I know health-insurance Darwinists are out there – meaning they see insurance only for those who can afford it – of  course their tune changes with their situation – so they only get these few lines. Nonetheless, the majority of Americans still want something done. (USA Today poll).

Before mentioning my ideas, members of Congress must pledge to stop lying and distorting information. All truths and nothing but the truths! Since the pledge, lying, half-truths, and distortions is beyond their grasp, thus won’t happen, here are 10 ideas (in no particular order).

1) A national program without tort reform is quite stupid; however, national leadership must clearly inform the public that such tort reform would only affect litigation involving federal law through the federal courts – thus do not effect cases based on state laws in state courts. Currently, some states have already done tort reform, while others have not.

2) Denying insurance because of pre-existing conditions and raising premiums because of using insurance must stop.

3) No pork and no sweetheart deals as in Nebraska or Louisiana. Nada, none, zilch!

4) Remove the tax on the luxury plans. If employers want to offer better plans, so be it – well, as long as they offer to every employee. In other words, a luxury tax on exclusive plans within a company is acceptable.

5) Dramatically reduce the number of uninsured. The numbers I’m seeing from both sides of the aisle are too high. However, I appreciate USA Today’s thoughts on removing the requirement for purchasing health insurance.
“If someone refused to sign up but later got sick and sought coverage (which insurers would have to provide), that person might have to pay a year’s worth of premiums to get covered.”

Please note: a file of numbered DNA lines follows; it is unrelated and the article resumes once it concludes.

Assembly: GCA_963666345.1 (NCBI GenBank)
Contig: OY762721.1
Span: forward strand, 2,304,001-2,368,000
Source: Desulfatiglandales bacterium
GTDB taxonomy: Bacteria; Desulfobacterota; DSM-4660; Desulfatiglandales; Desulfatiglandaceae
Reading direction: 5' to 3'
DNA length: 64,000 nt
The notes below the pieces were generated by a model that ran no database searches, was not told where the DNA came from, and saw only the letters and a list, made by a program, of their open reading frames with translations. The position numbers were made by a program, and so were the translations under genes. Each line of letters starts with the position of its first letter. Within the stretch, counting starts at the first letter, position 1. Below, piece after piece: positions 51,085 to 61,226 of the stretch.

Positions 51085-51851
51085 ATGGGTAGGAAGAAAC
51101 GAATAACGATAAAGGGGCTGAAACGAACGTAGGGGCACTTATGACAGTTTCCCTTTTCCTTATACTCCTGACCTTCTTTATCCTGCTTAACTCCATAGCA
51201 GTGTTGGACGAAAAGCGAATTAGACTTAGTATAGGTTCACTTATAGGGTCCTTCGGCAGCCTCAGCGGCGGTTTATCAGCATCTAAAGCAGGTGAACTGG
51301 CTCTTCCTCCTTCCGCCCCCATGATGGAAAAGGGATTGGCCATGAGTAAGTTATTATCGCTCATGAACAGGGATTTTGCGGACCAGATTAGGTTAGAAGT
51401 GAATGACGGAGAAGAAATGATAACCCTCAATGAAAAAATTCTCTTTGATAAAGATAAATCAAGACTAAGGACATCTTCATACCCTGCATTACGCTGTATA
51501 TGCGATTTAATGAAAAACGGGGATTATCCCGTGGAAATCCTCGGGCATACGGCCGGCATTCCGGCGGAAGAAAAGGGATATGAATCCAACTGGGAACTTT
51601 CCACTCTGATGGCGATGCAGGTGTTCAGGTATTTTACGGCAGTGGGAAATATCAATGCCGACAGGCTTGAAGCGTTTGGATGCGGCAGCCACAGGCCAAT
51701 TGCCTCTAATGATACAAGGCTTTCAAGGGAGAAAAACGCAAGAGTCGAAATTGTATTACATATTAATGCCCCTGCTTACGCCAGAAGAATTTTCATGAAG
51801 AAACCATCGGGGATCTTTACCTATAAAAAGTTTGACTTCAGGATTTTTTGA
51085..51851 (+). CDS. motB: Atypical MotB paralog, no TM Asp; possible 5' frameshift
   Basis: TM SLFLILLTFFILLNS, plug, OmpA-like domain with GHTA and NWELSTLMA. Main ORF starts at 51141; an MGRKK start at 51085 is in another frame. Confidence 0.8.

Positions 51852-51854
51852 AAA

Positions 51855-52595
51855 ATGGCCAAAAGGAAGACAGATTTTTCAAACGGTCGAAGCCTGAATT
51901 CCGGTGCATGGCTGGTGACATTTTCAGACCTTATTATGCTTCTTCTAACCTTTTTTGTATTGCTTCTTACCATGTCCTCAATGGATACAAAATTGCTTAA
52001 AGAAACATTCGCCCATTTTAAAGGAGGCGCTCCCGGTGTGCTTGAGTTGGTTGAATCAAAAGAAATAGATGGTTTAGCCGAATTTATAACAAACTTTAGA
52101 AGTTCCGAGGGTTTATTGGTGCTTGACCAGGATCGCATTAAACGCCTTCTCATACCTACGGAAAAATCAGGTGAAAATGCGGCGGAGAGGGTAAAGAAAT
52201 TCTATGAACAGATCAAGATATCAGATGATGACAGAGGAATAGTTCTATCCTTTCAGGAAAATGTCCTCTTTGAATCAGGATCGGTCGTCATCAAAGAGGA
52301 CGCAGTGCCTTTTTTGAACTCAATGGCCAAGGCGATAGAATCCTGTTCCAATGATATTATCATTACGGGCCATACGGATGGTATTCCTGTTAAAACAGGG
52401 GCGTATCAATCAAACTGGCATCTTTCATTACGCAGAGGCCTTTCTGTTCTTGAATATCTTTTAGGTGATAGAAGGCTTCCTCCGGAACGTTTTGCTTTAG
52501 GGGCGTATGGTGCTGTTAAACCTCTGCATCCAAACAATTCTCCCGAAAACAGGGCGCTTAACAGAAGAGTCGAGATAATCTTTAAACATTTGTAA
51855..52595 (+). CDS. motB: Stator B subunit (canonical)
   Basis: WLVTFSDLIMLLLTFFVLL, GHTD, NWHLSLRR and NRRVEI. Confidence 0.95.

6) Offer a three-ponged government option.

  • Allow states to opt out, thus offering their own solution if they so choose. However, no opting-out state who does not offer options may prevent its residents from buying into the federal plan
  • Allow insurance companies to cross state lines in order to participate in the federal plan that should offer a cooperative of private insurers competing against one another.
  • Allow the ability to purchase into the same plan provided to those in Congress. It not, Congress should eliminate their current plan and use the cooperative. To the pompous roaming the Capitol Hill halls, this is your chance to shine!

7) Many pro-choice voters will not mind excluding abortion funding from government-backed insurance. If the move gets more votes, so be it.

8) Stop blaming the health insurance companies because they are only one part of the issue. Since they are part of the equation, they may have some useful insight at controlling costs. Although one does not have to agree, here is an interesting WSJ article based on an interview with the WellPoint CEO.

9) Do not move people from Medicare into another program. Now is the perfect opportunity to examine the Medicare system to find wastes, abuses, and duplicate/conflicting programs that, if eliminated, would produce cost savings to the government without reducing coverage.

10) Develop a way to maximize use of tax-favored health saving accounts (HSAs) for everyone who wants one.

Oh well, let Washington get back to the rhetoric and self interests.